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Journal Article

Elongation factor Tu's nucleotide binding is governed by a thermodynamic landscape unique among bacterial translation factors.


Mercier,  E.
Department of Physical Biochemistry, MPI for Biophysical Chemistry, Max Planck Society;

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Girodat, D., Mercier, E., Gzyl, K. E., & Wieden, H. J. (2019). Elongation factor Tu's nucleotide binding is governed by a thermodynamic landscape unique among bacterial translation factors. Journal of the American Chemical Society, 141(26), 10236-10246. doi:10.1021/jacs.9b01522.

Cite as: https://hdl.handle.net/21.11116/0000-0004-51E1-2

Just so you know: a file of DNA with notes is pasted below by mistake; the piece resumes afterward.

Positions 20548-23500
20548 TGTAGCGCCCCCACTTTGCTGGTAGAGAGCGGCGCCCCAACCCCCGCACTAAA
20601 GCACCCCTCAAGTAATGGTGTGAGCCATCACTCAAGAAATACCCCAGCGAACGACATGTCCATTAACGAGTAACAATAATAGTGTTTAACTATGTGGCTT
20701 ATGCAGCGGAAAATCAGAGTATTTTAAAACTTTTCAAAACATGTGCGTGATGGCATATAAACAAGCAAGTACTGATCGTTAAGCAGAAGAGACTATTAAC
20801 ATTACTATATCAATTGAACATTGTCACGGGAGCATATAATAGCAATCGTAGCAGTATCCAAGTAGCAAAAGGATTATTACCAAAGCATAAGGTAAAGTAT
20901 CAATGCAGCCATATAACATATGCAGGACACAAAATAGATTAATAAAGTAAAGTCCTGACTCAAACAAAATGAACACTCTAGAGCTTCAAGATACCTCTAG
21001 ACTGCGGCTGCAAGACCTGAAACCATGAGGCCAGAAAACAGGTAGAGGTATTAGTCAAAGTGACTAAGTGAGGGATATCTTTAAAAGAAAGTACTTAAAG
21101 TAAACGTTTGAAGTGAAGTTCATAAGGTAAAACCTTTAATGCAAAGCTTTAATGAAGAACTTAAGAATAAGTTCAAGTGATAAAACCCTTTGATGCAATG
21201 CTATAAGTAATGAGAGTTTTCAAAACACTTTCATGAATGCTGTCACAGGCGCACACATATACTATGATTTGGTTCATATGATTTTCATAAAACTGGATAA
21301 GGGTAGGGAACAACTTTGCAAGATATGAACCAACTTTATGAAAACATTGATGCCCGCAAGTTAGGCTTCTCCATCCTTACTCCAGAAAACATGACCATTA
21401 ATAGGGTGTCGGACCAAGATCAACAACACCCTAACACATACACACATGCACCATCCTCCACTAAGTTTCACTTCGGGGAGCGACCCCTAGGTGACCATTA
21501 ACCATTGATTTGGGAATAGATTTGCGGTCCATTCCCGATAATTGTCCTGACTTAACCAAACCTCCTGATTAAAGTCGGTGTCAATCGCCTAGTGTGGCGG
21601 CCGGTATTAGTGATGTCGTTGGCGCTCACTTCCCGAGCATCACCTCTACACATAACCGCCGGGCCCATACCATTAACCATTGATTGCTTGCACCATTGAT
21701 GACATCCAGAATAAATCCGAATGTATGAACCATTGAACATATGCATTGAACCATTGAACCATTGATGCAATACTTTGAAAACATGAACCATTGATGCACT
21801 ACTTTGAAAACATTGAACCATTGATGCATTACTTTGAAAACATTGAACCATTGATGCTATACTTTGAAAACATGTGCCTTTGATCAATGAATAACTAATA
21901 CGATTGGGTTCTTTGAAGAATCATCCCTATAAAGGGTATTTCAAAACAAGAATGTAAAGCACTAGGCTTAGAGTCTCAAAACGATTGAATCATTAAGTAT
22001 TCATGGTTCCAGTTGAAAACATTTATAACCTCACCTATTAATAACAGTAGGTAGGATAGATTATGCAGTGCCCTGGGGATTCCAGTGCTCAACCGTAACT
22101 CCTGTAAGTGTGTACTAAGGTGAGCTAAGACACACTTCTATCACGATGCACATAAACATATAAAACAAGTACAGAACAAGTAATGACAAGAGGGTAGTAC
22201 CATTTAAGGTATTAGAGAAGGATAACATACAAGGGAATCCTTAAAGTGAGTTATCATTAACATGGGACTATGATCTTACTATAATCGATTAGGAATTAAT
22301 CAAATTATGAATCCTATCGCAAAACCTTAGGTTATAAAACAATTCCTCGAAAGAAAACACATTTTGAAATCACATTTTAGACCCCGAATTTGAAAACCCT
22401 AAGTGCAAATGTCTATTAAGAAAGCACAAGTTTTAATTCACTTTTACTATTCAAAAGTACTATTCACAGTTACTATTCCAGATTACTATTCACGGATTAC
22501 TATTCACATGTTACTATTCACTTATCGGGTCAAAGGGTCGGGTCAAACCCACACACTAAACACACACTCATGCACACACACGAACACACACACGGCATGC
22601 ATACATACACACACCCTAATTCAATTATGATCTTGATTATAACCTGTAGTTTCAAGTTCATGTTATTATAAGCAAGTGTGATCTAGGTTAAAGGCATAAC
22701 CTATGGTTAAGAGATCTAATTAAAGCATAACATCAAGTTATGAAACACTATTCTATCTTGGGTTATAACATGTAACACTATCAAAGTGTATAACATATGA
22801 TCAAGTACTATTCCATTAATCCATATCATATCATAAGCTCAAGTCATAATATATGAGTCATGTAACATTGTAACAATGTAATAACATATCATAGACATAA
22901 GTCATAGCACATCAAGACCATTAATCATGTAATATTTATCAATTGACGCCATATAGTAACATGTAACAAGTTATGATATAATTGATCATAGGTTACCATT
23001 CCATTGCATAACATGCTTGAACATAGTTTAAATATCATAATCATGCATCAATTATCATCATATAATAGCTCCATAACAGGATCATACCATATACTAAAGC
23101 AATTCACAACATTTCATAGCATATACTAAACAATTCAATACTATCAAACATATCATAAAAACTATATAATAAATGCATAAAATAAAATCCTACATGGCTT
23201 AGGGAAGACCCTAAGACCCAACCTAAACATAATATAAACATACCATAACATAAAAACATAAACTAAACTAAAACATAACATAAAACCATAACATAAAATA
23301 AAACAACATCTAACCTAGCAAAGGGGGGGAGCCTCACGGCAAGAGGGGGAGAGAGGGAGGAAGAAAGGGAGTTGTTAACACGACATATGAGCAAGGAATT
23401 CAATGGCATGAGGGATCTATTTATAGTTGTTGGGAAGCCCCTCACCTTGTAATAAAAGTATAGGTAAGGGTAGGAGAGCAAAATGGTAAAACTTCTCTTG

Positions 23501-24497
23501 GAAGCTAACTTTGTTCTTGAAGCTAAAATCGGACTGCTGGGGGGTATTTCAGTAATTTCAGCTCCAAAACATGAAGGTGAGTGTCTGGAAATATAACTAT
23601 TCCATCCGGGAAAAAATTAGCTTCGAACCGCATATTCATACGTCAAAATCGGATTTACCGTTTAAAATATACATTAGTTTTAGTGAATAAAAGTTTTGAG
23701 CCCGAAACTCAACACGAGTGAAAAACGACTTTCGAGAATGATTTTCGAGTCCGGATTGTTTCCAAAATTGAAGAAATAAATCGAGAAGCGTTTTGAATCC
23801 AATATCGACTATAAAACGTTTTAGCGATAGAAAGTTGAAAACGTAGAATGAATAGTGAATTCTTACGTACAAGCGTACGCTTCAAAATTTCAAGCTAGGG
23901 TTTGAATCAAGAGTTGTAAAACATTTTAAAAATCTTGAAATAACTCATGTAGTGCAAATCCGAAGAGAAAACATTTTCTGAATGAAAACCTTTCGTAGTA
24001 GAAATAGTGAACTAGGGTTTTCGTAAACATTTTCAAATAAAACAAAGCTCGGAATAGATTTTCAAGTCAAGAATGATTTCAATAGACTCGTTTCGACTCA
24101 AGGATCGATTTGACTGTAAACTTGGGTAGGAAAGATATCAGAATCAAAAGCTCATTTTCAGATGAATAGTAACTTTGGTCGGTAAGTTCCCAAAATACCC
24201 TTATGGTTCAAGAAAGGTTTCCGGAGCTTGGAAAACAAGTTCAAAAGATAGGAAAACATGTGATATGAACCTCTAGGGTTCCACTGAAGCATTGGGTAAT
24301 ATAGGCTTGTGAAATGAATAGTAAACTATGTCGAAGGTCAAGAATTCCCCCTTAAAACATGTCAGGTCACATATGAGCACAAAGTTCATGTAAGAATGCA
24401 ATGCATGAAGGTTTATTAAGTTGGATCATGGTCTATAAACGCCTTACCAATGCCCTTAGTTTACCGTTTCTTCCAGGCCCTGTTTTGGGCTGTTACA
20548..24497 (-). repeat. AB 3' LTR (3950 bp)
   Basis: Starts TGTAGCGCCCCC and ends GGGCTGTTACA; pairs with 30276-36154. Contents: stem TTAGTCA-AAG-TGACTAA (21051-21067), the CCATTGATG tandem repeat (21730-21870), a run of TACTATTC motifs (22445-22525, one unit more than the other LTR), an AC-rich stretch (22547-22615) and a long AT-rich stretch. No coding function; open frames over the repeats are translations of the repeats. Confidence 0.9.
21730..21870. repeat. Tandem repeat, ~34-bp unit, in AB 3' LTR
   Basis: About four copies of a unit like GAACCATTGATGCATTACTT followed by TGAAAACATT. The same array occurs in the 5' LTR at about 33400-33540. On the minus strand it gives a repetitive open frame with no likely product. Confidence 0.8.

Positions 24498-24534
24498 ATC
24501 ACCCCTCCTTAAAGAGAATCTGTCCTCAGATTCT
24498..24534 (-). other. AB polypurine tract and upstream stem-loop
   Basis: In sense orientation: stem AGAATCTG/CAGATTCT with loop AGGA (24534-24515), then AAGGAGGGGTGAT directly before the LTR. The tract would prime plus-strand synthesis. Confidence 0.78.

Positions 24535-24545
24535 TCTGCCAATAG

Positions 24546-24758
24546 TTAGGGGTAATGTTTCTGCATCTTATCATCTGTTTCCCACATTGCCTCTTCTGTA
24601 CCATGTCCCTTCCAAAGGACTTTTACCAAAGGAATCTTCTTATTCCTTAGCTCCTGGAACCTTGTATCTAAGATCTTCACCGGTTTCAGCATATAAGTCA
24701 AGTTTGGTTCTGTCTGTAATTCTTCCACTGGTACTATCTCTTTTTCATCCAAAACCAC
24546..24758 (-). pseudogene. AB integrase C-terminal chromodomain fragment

Molecular switches such as GTPases are powerful devices turning "on" or "off" biomolecular processes at the core of critical biological pathways. To develop molecular switches de novo, an intimate understanding of how they function is required. Here we investigate the thermodynamic parameters that define the nucleotide-dependent switch mechanism of elongation factor (EF) Tu as a prototypical molecular switch. EF-Tu alternates between GTP- and GDP-bound conformations during its functional cycle, representing the "on" and "off' states, respectively. We report for the first time that the activation barriers for nucleotide association are the same for both nucleotides, suggesting a guanosine nucleoside or ribose-first mechanism for nucleotide association. Additionally, molecular dynamics (MD) simulations indicate that enthalpic stabilization of GDP binding compared to GTP binding originates in the backbone hydrogen bonding network of EF-Tu. In contrast, binding of GTP to EF-Tu is entropically driven by the liberation of bound water during the GDP- to GTP-bound transition. GDP binding to the apo conformation of EF-Tu is both enthalpically and entropically favored, a feature unique among translational GTPases. This indicates that the apo conformation does not resemble the GDP-bound state. Finally, we show that antibiotics and single amino acid substitutions can be used to target specific structural elements in EF-Tu to redesign the thermodynamic landscape. These findings demonstrate how, through evolution, EF-Tu has fine-tuned the structural and dynamic features that define nucleotide binding, providing insight into how altering these properties could be exploited for protein engineering.